Authorised and regulated by the UK’s FCA to provide investment accounts, we are bound by CASS rules to segregate and protect client assets.
Our pre-emptive market pull-back came to fruition in May, the first negative month in 2019 in terms of market performance. Having withdrawn from equities in three separate tranches in the run up to the end of April, we then re-established our exposure at the end of May – just in time to ride the bounce higher. Whilst this might seem almost too good to be true, this is the benefit of utilising multiple methodologies when constructing our portfolios. Whether we are looking at the market through a longer-term macro perspective that filters into our geographical and strategic asset allocations or using a combination of technical and sentimental indicators to allow us to tactically position the portfolios for short term moves, our primary focus is on risk management – trying to position client portfolios to avoid drawdowns and minimise downside volatility.
“Our primary focus is on risk management.”
Simultaneously employing short-term tactical positioning, medium-term geographical allocations and longer-term thematic ideas is designed to enable our portfolios to perform in a number of different market environments.
In fixed income, May saw us reduce our duration to 0 (where applicable) for our client portfolios. Having seen a 35bp shift lower across much of the curve, with the 2s10s spread (difference between the 2yr and 10yr yield) having stabilised at current levels, we preferred holding credit risk rather than duration risk in our models. In May, we saw the 10-year US yield drop from 2.5 per cent down to 2.12 per cent, partly driven by growing expectations of two (if not more) interest rate cuts by the end of 2019. We feel that this is overdone, and we anticipate this reversing in the second half of 2019.
Adrian van den Bok, one of our fixed income specialists, writes more about this. One of his other focuses has been the widening spread we saw in May that accompanied the market sell off. This was largely hidden by declining yields, but we anticipate this reversing and tightening back up again – which is why we pulled the duration down but kept the credit exposure.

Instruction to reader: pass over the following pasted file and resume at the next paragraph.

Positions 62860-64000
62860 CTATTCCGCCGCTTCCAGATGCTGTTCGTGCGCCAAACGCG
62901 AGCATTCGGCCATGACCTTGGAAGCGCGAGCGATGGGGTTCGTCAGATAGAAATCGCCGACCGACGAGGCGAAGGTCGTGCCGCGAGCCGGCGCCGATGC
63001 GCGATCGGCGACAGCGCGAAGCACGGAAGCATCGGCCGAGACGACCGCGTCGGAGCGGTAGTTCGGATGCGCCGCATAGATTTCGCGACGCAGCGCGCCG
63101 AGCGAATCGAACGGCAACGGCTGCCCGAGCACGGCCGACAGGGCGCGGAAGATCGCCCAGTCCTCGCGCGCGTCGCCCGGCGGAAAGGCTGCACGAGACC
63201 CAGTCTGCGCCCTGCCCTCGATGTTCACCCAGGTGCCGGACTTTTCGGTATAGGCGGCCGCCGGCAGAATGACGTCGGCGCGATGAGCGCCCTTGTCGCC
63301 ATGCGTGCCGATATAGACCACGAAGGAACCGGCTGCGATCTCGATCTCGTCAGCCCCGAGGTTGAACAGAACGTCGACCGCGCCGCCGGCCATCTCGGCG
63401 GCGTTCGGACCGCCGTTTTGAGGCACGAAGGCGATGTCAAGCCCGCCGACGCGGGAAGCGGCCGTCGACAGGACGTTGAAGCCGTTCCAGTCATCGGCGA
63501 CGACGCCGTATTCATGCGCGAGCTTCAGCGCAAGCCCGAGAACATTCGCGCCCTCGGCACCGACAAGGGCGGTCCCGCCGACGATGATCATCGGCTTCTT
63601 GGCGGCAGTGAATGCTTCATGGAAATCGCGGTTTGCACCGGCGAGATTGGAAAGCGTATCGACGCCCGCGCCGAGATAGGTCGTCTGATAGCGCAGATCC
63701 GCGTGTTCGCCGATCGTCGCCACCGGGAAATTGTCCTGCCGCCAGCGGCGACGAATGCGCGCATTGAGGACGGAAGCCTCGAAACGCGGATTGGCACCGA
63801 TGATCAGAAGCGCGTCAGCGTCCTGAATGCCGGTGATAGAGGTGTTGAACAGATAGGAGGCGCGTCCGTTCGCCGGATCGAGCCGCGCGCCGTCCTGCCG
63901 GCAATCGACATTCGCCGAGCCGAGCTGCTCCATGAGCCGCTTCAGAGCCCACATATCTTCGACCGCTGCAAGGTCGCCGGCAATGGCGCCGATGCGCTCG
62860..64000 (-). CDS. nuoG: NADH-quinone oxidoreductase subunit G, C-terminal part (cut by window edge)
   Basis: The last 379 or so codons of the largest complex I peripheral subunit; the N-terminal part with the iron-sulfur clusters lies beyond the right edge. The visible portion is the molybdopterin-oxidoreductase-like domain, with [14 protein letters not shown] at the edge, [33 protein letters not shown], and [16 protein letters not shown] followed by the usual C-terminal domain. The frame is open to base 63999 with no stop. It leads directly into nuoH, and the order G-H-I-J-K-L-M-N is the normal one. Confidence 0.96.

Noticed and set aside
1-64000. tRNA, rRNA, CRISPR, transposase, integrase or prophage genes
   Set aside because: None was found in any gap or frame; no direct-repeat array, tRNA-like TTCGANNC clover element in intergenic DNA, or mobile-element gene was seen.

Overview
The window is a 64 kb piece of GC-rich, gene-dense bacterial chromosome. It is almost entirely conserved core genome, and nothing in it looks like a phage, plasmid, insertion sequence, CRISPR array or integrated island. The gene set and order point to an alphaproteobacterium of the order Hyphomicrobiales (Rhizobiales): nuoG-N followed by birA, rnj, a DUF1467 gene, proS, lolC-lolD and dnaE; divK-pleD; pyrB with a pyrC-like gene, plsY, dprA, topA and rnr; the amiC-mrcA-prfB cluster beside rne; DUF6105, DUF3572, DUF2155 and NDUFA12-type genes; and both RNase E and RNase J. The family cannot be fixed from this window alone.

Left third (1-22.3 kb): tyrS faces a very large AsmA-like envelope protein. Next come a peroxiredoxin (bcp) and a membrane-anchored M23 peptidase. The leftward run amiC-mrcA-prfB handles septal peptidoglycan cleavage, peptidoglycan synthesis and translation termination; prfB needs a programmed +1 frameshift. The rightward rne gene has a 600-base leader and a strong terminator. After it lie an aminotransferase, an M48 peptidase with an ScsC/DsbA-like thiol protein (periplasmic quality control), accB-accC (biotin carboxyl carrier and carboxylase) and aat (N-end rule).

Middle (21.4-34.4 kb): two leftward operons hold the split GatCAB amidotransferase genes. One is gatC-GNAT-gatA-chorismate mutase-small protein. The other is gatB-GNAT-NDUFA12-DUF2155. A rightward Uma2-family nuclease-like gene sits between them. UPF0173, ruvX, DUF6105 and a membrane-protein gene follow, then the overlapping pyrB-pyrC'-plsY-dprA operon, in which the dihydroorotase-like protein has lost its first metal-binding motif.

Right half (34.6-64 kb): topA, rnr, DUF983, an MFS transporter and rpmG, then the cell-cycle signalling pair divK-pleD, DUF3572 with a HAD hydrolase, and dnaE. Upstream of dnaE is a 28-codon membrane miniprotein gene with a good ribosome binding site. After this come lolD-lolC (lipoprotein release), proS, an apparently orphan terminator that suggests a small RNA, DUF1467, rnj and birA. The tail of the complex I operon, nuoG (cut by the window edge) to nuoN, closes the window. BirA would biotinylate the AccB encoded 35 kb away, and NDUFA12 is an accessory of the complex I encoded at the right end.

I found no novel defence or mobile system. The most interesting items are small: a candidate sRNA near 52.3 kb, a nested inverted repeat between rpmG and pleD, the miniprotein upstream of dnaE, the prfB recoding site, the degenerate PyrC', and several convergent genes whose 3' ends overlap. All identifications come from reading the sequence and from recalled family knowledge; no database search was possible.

On the equities side, Mikhail Trebunskikh, one of our equity portfolio managers, had an active month pulling all our model portfolios entirely out of equities, before then re-distributing up to their neutral allocations just before the end of the month. In the equity section, he looks at some of the sentimental indications, as well as company valuations.
“Our three global multi-asset models comfortably outperformed their benchmarks.”
From a model performance perspective, our three global multi-asset models comfortably outperformed their benchmarks across the board in May. This was primarily attributable to our large positioning involving being underweight on equities that persisted for much of the month. Our longer duration positioning benefitted versus the benchmark, as we saw yields tighten over the course of the month, and we have taken profits on these positions and sold out of longer dated bonds.
Looking forward, we believe that the summer has the potential for volatility; Trump continues to up the ante, the UK and the EU remain at an impasse, and China is considering its next steps. Positioning portfolios to account for events focused around political outcomes is a fool’s game, as it is generally a binary scenario, with nothing disclosed prior to the announcement. We prefer to look at markets from an upside/downside risk perspective, with an aim to minimise downside volatility and to participate in upwards volatility